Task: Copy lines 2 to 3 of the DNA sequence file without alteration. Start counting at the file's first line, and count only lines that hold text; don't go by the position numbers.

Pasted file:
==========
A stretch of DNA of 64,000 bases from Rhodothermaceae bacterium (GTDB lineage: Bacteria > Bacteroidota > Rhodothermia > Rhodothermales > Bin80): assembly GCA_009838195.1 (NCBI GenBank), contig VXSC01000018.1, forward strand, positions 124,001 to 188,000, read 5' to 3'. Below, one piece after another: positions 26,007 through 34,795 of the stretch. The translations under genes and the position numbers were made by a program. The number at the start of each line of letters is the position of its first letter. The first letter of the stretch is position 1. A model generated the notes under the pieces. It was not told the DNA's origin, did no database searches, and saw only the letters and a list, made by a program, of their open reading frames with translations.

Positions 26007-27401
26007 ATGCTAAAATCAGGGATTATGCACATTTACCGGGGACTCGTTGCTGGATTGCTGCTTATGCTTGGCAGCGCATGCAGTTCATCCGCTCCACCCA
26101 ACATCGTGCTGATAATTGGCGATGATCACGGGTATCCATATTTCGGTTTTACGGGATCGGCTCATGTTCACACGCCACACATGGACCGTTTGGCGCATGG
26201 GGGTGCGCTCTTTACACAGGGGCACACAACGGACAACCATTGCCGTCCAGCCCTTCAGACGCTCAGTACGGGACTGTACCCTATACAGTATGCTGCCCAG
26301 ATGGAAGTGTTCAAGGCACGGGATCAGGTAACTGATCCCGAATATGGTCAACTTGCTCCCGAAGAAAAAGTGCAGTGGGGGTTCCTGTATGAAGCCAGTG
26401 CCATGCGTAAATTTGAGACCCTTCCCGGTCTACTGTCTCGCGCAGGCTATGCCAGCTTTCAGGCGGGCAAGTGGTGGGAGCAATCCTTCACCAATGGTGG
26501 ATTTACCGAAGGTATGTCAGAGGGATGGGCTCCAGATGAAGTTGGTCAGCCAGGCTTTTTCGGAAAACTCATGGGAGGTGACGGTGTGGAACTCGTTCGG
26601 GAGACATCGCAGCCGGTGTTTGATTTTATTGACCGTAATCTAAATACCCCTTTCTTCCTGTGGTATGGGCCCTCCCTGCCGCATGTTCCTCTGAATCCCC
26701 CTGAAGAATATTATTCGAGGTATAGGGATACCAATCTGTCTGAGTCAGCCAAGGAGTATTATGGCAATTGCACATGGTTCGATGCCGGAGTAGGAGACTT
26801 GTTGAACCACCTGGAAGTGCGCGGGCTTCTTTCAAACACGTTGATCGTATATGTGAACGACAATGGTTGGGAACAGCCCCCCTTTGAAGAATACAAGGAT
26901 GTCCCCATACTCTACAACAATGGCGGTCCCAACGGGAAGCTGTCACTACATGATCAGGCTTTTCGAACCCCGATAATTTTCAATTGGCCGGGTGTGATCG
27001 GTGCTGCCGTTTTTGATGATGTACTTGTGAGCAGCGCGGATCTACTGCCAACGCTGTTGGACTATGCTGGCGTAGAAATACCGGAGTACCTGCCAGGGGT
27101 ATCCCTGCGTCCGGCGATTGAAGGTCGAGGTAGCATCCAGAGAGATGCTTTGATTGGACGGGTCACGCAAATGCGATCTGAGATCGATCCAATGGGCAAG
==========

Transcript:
Positions 26007-27401
26007 ATGCTAAAATCAGGGATTATGCACATTTACCGGGGACTCGTTGCTGGATTGCTGCTTATGCTTGGCAGCGCATGCAGTTCATCCGCTCCACCCA